Yesterday, I looked at how to protect a portfolio from a big drop in stock prices using put options, but the result was unsatisfactory. Mark Wolfinger left a comment suggesting selling a call option as well to create what is called a “collar.”
This may sound complex, but the effect of a collar is simple enough. Your stock market returns are limited to a range. If stock losses are too deep, the purchased put options compensate you to limit your losses. If stock market returns are very high, the call options you sell limit your gains.
You may wonder why anyone would bother with the call option part if they limit your gains. The answer is that you get cash from selling the call options that you can use to buy the put options. So, in trade for the guarantee that you won’t lose too much, your gains are limited as well.
The particular strike prices of the options are what determine the limits on gains and losses. Of course, we prefer a tight limit on losses and a generous limit on gains, but we’d also like the cash generated from selling the call options to cover the purchase of the put options. This forces a balance between the upper and lower limits on returns.
Let’s continue with yesterday’s example of investing in large US companies through the S&P 500 (which is now sitting at 907.00 as I write this). This time we’ll focus on limiting losses between now and December 2009.
If the S&P 500 were to drop to 800, this would be an 11.8% loss. If we don’t want to lose any more than this, we need to buy December 2009 put options on the S&P 500 struck at 800. The current ask price of these options is $55.60. So, we need to sell call options at the same price.
Unfortunately, options don’t come in enough choices to exactly match this price. However, we can sell two types of call options to get the right blended price. The bid price on calls struck at 950 is $64.30, and for calls struck at 1000 the bid price is $44.90. With the right blend, the average price is $55.60, and the blended strike price is 972.4.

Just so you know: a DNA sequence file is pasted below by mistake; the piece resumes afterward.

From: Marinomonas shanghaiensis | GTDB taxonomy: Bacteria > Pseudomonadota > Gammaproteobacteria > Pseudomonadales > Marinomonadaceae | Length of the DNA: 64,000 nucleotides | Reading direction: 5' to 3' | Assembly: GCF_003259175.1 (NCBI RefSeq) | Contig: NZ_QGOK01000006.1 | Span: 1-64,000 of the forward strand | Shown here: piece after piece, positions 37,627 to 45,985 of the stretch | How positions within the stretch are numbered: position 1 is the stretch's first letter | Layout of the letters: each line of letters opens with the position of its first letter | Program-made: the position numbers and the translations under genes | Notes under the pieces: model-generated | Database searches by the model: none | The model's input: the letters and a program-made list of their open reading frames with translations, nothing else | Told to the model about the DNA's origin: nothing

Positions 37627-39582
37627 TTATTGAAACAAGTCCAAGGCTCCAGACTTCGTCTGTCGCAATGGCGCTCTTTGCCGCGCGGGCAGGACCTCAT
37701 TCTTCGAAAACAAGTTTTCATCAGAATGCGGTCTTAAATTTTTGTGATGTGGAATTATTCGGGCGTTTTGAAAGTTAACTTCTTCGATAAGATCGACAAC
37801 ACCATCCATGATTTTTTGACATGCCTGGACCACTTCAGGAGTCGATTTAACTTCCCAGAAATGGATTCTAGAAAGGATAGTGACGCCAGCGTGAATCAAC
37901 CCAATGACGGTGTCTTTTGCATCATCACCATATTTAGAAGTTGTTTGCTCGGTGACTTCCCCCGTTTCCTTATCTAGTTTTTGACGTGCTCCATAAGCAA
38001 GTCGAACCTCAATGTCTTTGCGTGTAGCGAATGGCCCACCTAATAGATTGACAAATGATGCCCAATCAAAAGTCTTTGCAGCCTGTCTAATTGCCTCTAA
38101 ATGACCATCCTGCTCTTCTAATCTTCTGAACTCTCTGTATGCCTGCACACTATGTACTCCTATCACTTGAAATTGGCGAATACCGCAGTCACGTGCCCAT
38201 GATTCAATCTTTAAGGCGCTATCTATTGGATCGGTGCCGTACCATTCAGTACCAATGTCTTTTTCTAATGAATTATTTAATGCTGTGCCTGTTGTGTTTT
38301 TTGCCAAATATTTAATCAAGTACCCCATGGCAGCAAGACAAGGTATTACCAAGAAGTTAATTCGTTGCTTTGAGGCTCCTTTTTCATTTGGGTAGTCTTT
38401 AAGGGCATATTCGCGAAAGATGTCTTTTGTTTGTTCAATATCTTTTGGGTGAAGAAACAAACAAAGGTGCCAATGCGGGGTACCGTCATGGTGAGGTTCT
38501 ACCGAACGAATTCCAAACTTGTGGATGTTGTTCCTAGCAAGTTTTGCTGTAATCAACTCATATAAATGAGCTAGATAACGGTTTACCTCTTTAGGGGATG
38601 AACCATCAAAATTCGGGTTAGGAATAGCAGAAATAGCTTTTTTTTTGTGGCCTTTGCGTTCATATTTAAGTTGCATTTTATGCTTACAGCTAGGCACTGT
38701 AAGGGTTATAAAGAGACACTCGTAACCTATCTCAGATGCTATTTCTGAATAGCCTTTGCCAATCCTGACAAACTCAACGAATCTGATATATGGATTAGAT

Unfortunately, this blend of call options means a cap on stock returns of only 7.2%. So, the returns over this 7.5-month period are limited to between a loss of 11.8% and a gain of 7.2%. This doesn’t seem like a very good deal. In fact, assuming that the average yearly stock return is 12% and the yearly standard deviation is 20%, the expected return from our collar works out to 1.3% over those 7.5 months.
That didn’t work out very well, but it was based on just one choice of option strike prices. The following chart gives a range of possible collars and the expected return from investing with that collar. To understand the chart, imagine any vertical line cutting through the chart. The blue line is the top of the collar, the red line is the bottom, and the green line is the expected return over 7.5 months.
To decide if any of these collars are worthwhile, we need something to compare them to. Suppose that the alternative to a collar is just using a 70/30 asset allocation between stocks and a fixed income investment returning 2%. If we expect 12% from stocks, we expect 9% yearly from this allocation, or about 5.5% over 7.5 months.
To get an expected return of 5.5%, the collar ranges from a loss of 34% to a gain of 24%. This is definitely not very useful. If an investor is looking for protection, capping losses as 34% over only 7.5 months isn’t much protection. But, limiting losses further cuts into expected gains and makes this approach less desirable than simply buying some fixed-income investments.
Note that this discussion has ignored the commissions and taxes resulting from trading options.
Overall, I’ve still failed to find an option-based strategy for portfolio protection that competes with asset allocation. Perhaps the problem is that recent stock market volatility has changed option prices in an unfavourable way for collars. In any case, I’m not going to be trying any option strategies for portfolio protection until the numbers make sense.